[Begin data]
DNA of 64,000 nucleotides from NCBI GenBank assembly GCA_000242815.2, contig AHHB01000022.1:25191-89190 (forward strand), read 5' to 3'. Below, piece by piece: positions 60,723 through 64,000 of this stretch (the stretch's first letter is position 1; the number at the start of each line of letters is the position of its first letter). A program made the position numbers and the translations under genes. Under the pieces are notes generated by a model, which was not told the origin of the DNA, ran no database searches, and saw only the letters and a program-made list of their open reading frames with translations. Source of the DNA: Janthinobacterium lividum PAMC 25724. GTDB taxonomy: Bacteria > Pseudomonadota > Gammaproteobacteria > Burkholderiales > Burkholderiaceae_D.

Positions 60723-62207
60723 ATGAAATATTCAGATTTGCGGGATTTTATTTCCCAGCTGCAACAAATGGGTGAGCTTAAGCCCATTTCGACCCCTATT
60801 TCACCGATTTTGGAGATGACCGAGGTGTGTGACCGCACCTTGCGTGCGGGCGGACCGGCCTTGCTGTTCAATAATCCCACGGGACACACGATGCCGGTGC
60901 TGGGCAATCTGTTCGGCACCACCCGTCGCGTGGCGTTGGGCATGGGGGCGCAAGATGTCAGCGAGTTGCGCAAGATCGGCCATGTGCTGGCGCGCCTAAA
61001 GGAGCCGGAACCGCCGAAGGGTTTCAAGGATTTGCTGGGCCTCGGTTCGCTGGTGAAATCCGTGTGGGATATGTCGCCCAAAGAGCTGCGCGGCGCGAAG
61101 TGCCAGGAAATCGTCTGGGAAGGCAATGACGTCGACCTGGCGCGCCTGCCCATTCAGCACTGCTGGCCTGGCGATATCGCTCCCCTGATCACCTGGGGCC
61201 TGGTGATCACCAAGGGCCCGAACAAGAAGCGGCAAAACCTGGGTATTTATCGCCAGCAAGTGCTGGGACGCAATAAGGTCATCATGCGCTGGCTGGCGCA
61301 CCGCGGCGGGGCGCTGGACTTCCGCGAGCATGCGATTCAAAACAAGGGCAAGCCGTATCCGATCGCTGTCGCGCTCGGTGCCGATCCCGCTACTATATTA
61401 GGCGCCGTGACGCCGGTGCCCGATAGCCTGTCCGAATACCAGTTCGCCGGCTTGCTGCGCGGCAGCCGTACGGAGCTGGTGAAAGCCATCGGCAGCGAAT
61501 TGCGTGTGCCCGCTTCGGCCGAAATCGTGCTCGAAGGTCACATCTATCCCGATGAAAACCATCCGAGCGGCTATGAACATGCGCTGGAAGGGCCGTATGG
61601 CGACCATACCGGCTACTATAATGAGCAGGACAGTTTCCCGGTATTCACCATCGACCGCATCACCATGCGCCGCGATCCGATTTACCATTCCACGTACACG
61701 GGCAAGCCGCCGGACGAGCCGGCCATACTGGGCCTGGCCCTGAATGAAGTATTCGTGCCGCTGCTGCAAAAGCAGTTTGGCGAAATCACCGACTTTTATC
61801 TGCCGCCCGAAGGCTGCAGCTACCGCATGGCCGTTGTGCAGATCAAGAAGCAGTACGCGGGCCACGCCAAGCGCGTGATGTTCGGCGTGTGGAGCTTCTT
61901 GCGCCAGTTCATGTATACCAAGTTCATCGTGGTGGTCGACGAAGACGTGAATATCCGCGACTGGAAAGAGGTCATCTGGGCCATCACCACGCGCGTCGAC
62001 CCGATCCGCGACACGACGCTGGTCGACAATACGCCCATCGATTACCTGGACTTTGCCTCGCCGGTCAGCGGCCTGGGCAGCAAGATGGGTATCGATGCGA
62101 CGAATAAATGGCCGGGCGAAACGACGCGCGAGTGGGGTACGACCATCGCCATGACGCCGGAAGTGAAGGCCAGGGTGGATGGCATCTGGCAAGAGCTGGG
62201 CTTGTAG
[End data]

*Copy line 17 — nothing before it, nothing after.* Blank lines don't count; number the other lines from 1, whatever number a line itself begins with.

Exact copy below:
62101 CGAATAAATGGCCGGGCGAAACGACGCGCGAGTGGGGTACGACCATCGCCATGACGCCGGAAGTGAAGGCCAGGGTGGATGGCATCTGGCAAGAGCTGGG